“Many of the students I’ve had have never had access to [Mashouf’s] pool, hot tub and sauna,” Viator said. “It’s extra unfortunate when they realized that there was money coming out of their tuition for access to this area and they don’t have access.”

Part of the required fees all students pay includes a $175 per semester Recreation & Wellness fee.

According to the Summary of Campus Fees, spring 2023 additional student fees include the Student Health Service fee at $250, an Athletics fee at $68, a Student Body Association (aka Associated Students) and a Student Body Center, or Cesar Chavez Student Center fees at $54 and $82, respectively. These fees fluctuate slightly year to year, and can be controversial because students are required to pay them even if they don’t use any of the facilities or services, which includes the Mashouf Wellness Center pool. The unusual length of the delay in pool repairs was not a budgetary issue.

“What worries me the most is the headwind we face now because of lower enrollment,” said SF State Biology Professor and Chair of the Academic Senate Michael Goldman. “When one student doesn’t enroll, you immediately lose those tuition and fees, which is a large part of [SF State’s] operating expenses.”

According to Vice President of the SF State Budget Committee Jeff Wilson, nearly half of the budget committee’s resources to fund the university are derived from students’ tuition and fees. “Since our enrollment is down, our revenue is also down,” Wilson said.

In addition to decreasing revenue from tuition and fees, declining enrollment can reduce state funding the university receives.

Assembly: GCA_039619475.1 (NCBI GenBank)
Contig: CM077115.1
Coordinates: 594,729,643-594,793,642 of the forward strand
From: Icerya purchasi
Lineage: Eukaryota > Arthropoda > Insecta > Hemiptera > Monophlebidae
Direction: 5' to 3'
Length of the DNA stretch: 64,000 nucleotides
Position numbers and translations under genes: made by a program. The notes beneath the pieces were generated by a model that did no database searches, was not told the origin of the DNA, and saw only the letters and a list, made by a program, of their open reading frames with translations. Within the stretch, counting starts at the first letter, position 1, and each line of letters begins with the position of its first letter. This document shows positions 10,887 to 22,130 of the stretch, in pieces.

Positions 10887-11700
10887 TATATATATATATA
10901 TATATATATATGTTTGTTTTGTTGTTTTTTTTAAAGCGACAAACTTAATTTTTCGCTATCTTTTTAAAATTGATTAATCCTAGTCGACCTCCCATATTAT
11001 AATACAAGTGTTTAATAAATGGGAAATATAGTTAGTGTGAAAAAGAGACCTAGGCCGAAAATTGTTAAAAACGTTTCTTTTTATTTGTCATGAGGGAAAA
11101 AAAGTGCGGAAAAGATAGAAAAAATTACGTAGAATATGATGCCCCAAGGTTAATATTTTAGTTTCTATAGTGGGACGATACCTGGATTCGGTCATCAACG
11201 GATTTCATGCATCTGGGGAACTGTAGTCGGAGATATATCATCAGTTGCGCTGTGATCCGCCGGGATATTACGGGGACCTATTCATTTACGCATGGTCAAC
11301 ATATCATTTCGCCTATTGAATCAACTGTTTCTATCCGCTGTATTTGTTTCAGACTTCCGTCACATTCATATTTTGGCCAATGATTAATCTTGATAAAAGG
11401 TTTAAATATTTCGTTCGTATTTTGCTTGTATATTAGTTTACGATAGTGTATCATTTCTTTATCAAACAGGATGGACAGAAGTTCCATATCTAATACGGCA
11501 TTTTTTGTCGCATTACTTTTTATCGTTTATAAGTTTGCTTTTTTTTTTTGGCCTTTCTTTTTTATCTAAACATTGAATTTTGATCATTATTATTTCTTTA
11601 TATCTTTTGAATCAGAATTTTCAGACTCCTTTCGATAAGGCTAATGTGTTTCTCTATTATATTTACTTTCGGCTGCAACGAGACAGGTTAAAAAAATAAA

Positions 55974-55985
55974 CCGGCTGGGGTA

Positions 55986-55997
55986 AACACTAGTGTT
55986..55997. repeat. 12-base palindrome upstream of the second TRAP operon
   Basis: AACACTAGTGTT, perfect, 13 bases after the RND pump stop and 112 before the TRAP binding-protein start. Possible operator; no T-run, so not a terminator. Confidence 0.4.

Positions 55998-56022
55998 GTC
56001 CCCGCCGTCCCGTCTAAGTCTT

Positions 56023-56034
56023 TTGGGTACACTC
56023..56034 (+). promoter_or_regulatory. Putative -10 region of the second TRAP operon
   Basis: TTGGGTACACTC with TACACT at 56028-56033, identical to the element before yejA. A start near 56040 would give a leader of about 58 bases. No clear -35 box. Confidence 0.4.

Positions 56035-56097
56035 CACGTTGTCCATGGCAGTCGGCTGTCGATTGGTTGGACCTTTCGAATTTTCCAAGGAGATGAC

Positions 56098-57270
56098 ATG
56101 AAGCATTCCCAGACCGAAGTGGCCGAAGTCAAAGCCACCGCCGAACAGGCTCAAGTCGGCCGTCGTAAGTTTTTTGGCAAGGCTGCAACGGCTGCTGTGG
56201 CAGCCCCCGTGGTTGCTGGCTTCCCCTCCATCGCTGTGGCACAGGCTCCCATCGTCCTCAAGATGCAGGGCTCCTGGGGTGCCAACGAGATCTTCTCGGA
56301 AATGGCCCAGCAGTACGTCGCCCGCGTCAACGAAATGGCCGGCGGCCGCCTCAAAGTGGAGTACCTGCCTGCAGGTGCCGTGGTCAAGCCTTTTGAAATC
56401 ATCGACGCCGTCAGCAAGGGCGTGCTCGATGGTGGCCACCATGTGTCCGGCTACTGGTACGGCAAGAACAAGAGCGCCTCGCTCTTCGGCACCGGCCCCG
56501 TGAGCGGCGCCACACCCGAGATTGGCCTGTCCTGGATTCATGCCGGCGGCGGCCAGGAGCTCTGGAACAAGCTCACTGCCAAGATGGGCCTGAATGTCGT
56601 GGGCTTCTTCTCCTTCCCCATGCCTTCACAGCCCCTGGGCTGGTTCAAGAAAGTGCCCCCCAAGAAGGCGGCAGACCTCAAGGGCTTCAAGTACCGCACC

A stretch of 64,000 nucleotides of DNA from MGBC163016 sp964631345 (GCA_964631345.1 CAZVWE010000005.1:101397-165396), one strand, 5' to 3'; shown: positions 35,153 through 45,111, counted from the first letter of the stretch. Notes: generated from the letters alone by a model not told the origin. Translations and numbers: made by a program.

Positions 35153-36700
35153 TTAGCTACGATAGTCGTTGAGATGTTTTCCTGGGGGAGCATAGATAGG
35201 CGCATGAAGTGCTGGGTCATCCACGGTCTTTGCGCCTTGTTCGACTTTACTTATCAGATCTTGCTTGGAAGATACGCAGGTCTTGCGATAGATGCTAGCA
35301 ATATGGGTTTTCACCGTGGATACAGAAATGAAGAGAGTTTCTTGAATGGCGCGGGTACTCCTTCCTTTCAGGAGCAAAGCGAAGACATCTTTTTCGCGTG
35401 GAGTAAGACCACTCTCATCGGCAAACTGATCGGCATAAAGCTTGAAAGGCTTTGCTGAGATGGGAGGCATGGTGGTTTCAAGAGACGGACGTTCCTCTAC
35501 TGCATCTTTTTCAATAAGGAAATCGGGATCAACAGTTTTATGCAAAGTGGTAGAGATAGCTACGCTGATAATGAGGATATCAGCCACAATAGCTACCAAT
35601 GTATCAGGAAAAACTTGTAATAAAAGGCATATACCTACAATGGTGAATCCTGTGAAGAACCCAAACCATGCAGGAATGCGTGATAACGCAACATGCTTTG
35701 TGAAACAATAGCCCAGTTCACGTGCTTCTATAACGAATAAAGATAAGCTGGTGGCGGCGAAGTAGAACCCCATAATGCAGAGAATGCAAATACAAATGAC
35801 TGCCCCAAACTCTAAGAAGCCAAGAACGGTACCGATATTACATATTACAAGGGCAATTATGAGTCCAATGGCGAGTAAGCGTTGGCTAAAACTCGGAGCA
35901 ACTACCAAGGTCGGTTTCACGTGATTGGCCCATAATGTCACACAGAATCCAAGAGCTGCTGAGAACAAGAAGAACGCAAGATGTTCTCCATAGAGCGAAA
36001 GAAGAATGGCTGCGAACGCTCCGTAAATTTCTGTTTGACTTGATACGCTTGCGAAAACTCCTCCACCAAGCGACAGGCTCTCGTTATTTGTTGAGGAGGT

“Even in the best of times, I’m concerned the CSU system and SF State, in particular, are poorly funded,” Goldman said. “The Chancellor’s Office could reduce the state funds they give to SF State because it is based on a quota of students enrolled.”

Since the 2019-2020 school year, the “target” enrollment figure has been 24,582 California resident, full-time enrolled students. Prior to this number it was lower, at 24,099, according to Goldman. Currently, the university is at about 21,679, approximately 17% below its target enrollment rate. 

“The budget from the chancellor’s office is based on the target number of 24,582, but it is expected for them to lower both the budget as well as the target number since the university is not meeting it,” Goldman said. “The state does not provide the university with any funds for non-resident students, so they pay tuition at a higher rate.”

“The funding per student that we get from the Chancellor’s Office is much smaller than the funding per student in the UC system,” Goldman said. “Additionally, it does not keep up with inflation from year to year, so generally it gets worse over time.” 

According to data published by the Legislative Analyst’s Office (LAO), the 2022-2023 CSU funding per student is $21,643. The 2022-2023 UC funding per student is $33,956, according to data from the LAO.

SF State will be receiving three 5% funding allotment reductions in a row from the state starting next year, according to CFA San Francisco Executive Board President James Martel. These allotment reductions are not something the university has faced in the past.

The UC system is currently not facing such monetary issues. According to the 2023-2024 Budget Report by the CA Legislative Analyst’s Office, the governor is proposing a $216 million (5%) ongoing General Fund base increase for the UC schools. This would mark the second of five annual base increases included in his multiyear compact with UC. Additionally, the 2022‑23 Budget Act provided the UC system with $51.5 million to its general operating fund to help grow enrollment by 4,730 resident undergraduate students.